At Victoria Street Medical Group, we vaccinate children from birth to 5 years according to the Victorian Immunisation Schedule – November 2016. All childhood vaccinations are bulk-billed for Australian medicare card holders. It is advised that you bring your child’s vaccination book (green) – the doctor will record vaccinations given on the day . This is important to maintain up to date and accurate documentation. After the Immunisation shots have been given, it is recommended that you and your baby remain in the surgery for a further 15min to allow observation.
– Immunisations below are provided at Victoria Street Medical Group free of charge (eligible medicare card holders)
- Pregnant women from 28 weeks gestation during every pregnancy
- Partners of women who are at least 28 weeks pregnant if the partner has not received a pertussis booster in the last ten years
- Parents/guardians of babies born on or after the 1st June 2015, if their baby is under 6 months of age and they have not received a pertussis booster in the last ten years
- 50 to 59 years of age (inclusive) a single booster dose
- Women planning pregnancy and post partum with low or negative rubella antibody
- For 65 years onwards annually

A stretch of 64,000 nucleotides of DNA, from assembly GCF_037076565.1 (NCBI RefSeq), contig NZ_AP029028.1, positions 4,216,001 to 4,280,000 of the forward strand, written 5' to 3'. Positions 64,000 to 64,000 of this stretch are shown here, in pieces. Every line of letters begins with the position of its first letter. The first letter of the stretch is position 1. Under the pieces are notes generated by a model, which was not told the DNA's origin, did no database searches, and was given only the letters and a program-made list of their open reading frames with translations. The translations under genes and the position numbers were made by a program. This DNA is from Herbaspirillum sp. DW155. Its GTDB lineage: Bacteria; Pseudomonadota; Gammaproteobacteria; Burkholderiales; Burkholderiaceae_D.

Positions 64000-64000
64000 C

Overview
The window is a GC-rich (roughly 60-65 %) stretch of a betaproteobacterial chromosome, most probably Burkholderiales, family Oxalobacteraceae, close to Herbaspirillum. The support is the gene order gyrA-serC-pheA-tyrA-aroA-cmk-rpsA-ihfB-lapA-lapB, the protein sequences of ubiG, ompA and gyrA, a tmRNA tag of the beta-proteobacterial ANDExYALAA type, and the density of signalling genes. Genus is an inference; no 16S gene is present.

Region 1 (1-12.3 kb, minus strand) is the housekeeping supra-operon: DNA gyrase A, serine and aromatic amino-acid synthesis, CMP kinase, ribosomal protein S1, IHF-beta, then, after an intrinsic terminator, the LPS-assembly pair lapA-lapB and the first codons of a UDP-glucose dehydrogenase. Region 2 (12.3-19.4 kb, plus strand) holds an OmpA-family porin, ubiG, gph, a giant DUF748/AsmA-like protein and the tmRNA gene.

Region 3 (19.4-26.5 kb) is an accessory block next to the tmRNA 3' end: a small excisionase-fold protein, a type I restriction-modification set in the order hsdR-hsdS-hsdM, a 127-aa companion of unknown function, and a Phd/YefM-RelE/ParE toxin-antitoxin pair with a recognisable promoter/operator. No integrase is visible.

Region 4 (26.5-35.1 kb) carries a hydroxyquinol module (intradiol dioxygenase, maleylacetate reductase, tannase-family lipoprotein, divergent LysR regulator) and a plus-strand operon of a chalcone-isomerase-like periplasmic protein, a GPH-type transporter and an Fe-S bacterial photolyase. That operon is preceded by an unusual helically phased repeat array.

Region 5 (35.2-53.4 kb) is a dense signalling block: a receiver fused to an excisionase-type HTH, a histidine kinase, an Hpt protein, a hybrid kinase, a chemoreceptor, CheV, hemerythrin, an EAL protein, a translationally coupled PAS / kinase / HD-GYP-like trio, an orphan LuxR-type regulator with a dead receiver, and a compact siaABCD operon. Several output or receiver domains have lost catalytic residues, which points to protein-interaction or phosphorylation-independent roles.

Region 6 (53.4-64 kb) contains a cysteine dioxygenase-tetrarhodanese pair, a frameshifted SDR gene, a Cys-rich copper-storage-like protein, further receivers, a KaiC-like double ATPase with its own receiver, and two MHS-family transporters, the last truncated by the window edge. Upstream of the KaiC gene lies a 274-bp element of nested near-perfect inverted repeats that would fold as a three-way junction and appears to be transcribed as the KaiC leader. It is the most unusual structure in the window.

- Single dose for 65 years +
- Single dose for 70 years +
MENINGOCOCCAL ACWY (for prevention of meningitis)
- The vaccine is free to all GBM and MSM who live in Victoria between 11 December 2017 until 30 June 2018.
Benefits of immunisation
Immunisation is one of the best ways you can protect yourself, your children and future generations from infectious diseases. In other words, if you vaccinate, you help wipe out disease that could spread now and into the future.
By making sure you and your family are fully vaccinated (this means following the National Immunisation Program set by the Australian Government), you are not only looking after your own family but also protecting vulnerable people in your community.
And you are also helping to wipe out these infectious diseases altogether. That is, the more people who vaccinate, and thus the fewer people who are infected, the less widely can a disease spread.
Immunisation saves lives. As recently as the 1950s, thousands of children died every year from diseases such as tetanus, diphtheria and whooping cough (pertussis). Luckily, it is rare for anyone in Australia to die from these infectious diseases now, thanks to the major vaccination programs introduced in the 1960s and 1970s, which continue today.
If you have any questions about immunisation, please ask your doctor while visiting Victoria Street Medical Group.